Postmodern epistemology is Nietzsche’s. Postmodern ethics is Nietzsche plus Kant. Postmodern ethics is a universality that refuses universality. In that sense, postmodern ethics is both necessary and impossible. Postmodern ethics is the internal rupture of the Modern. It is its essence; it is its excess. It is sublime; it is domestic. It is atheological; it is messianic.

“Can one conceive an atheological heritage of the messianic?” –Jacques Derrida, Specters of Marx.

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“The triumph of love entails a kind of “mental work” that—by overriding shame, disgust, horror, or pain—could be identified as specifically queer, because this work consists in struggling against the affect-laden social norms regulated by sexuality. Queer politics involves not only the negative effort to resist norms, but also the positive work of intense, almost superhuman loving.”

–Tim Dean, “Lacan Meets Queer Theory.” in Perversion: Psychoanalytic Perspectives. ed. Nobus, Downing.

“Last week we went to the museum. A whole whale is hanging from the ceiling. Bigger than big! OK, have you seen a Volkswagen car that’s like a bug? Um huh, you know what I’m talking about. That’s how big the heart of a blue whale is. I know it’s not possible, but if that heart in me could I love more? Ms Rain, Rita, Abdul”

Push by Sapphire.

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Check out my paper in the latest issue of Prometheus at Johns Hopkins. I wrote it at about this time last year, and my writing style has improved since, but I still stand behind the substance.

http://www.prometheus-journal.com/2009/12/heidegger%E2%80%99s-secular-fall/

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The importance of Kantian epistemology in the development of contemporary continental philosophy is well established in the received narrative of the history of Western Philosophy. Kant’s “Copernican revolution in philosophy” demonstrated for the first time that our experience of the world was always importantly only our experience of the world, as we bring certain preconditions of intelligible and meaningful experience to all of our encounters with the world. Seeing our experience  of the world as mediated in this way, Kant leveled any ambitions to know anything about “the world in itself”. We may be sure the external world exists, and that it plays a significant causal role in stimulating our experience, but any interaction with the world is ultimately the human take on the matter. From this it is just a one or two step maneuver, perhaps through Schopenhauer and Nietzsche, to the perspectivist epistmologies of postmodern plurality (Nietzsche, after all, acknowledges his debt to Kant’s critical epistemology in The Birth of Tragedy). On the socio-political side, the Marxist tradition dominant in Continental philosophy was just another two-step maneuver from Kant. First Hegel took Kant’s fixed, rigid, and unidimensional categories of experience  and gave them historical maleability and fluidity in his Geist, and Marx gave Hegel’s Geist material character in his “dialectical materialist” reading of “ideology.” All this is well known.

What strikes me is how little Kant’s moral philosophy is emphasized as equally instrumental in this development. Just as the “Copernican revolution” in epistemology informs the perspectival epistemology dominant in Continental philosophy, deontology, it seems to me is the pivotal moment that informs existential anxiety (and all it’s analogue forms, “the death of God,” in Nietzsche, “the death of the Father,” in psychoanalysis, and so on).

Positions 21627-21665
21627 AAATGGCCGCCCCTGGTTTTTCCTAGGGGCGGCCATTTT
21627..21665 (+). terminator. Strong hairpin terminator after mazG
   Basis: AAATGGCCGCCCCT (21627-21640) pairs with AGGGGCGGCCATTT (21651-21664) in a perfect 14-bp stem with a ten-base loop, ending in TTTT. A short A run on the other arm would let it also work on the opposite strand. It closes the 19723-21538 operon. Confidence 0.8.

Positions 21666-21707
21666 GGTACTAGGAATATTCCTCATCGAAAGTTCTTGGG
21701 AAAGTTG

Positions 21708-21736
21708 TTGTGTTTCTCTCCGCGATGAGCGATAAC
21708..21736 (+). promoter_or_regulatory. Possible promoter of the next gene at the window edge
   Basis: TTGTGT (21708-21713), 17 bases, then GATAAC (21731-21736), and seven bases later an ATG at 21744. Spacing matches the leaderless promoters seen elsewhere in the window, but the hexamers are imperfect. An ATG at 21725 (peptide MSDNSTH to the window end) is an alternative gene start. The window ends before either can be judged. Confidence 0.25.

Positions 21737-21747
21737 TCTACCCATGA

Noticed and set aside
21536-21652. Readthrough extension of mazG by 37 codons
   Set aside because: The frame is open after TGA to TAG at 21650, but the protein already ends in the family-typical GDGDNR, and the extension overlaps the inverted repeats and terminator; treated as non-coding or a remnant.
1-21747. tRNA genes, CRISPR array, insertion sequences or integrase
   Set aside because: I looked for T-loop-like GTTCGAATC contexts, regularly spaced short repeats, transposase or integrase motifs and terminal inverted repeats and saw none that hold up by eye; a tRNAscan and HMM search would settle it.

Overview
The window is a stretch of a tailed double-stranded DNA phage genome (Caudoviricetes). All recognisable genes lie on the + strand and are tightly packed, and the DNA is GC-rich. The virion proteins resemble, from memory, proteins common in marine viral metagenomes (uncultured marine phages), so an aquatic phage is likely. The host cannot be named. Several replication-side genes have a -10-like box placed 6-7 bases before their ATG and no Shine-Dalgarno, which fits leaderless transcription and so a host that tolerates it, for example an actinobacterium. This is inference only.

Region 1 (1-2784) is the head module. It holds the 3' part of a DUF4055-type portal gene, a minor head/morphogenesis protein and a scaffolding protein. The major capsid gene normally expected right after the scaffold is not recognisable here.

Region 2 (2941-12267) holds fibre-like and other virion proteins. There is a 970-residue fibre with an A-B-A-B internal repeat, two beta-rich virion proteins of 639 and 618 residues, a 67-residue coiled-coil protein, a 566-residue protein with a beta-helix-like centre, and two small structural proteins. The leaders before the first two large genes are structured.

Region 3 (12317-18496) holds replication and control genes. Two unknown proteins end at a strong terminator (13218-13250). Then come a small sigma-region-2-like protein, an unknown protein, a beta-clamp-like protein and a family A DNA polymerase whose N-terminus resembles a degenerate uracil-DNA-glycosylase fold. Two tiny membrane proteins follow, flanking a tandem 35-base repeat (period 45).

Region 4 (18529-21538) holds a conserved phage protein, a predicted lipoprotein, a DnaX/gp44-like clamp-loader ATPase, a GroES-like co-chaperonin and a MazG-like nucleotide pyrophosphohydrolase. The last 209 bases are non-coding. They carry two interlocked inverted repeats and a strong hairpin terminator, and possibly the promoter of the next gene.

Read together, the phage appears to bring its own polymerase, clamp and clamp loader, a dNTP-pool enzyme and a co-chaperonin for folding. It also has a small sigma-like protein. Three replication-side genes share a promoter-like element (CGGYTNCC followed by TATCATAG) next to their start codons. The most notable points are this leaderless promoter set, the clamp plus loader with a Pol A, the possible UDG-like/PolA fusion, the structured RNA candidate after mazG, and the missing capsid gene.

In the teleological ethical framework that preceded Kant’s, a life dedicated to morality was a completely fulfilling and satisfying life. For the medievals, an ethical life was a life dedicated to the service of God, meant to bring the material world closer to God’s design and to make oneself suitable for entry into the Kingdom on Heaven. Even in the comparatively secular Athenian  worldview, teleology allowed the ethical life to be part of the greater natural design, a life-long practice of virtue, excellence, and self-perfection that was in itself the end of life. A good life could could defined in its totality as a moral life.

But in deontology justice takes on an ultimately prefatory function. Kant’s central innovation in his moral thought is to shift the locus of moral authority away from heteronomous validation by some state of affairs we find desireable, thus judging as ethical any activity which brings about that state of affiars. Instead for Kant, the locus of moral validation is ultimately the end-in-itself formulation of the categorical imperative (not, I believe, the good will, as Kant presents it). The moral injunction, Kant claims, does not call upon us to create a more proper and excellent world, it tells us “there are certain ways one ought never to treat other people, regardless of the world it creates.” Understood from this perspective, morality is essentially all about getting out of people’s way. My actions are morally commendable if they create a situation that allows for the maximal free expression of other moral agent’s life projects. Morality is not about eudaimonia, it is about taking others ends as trumps on my inclinations.

And with this prefatory shift goes any hope for a fulfilling life of justice. If justice is understood as “creating the conditions for…” then a life of justice starts to look like a whole lot of preparation and not a whole lot of meaning. An ethical life becomes passive, an attempt not to violate certain inviolable boundaries–the ends-in-themselves. An ethical life is about following rules.  An ethical life becomes analogous to, say, a student who follows all of the rules of student conduct so as not to interfere with others education, but never takes on academic virtues herself. Morality is setting up for a fair game, but without concern for how well that game is played.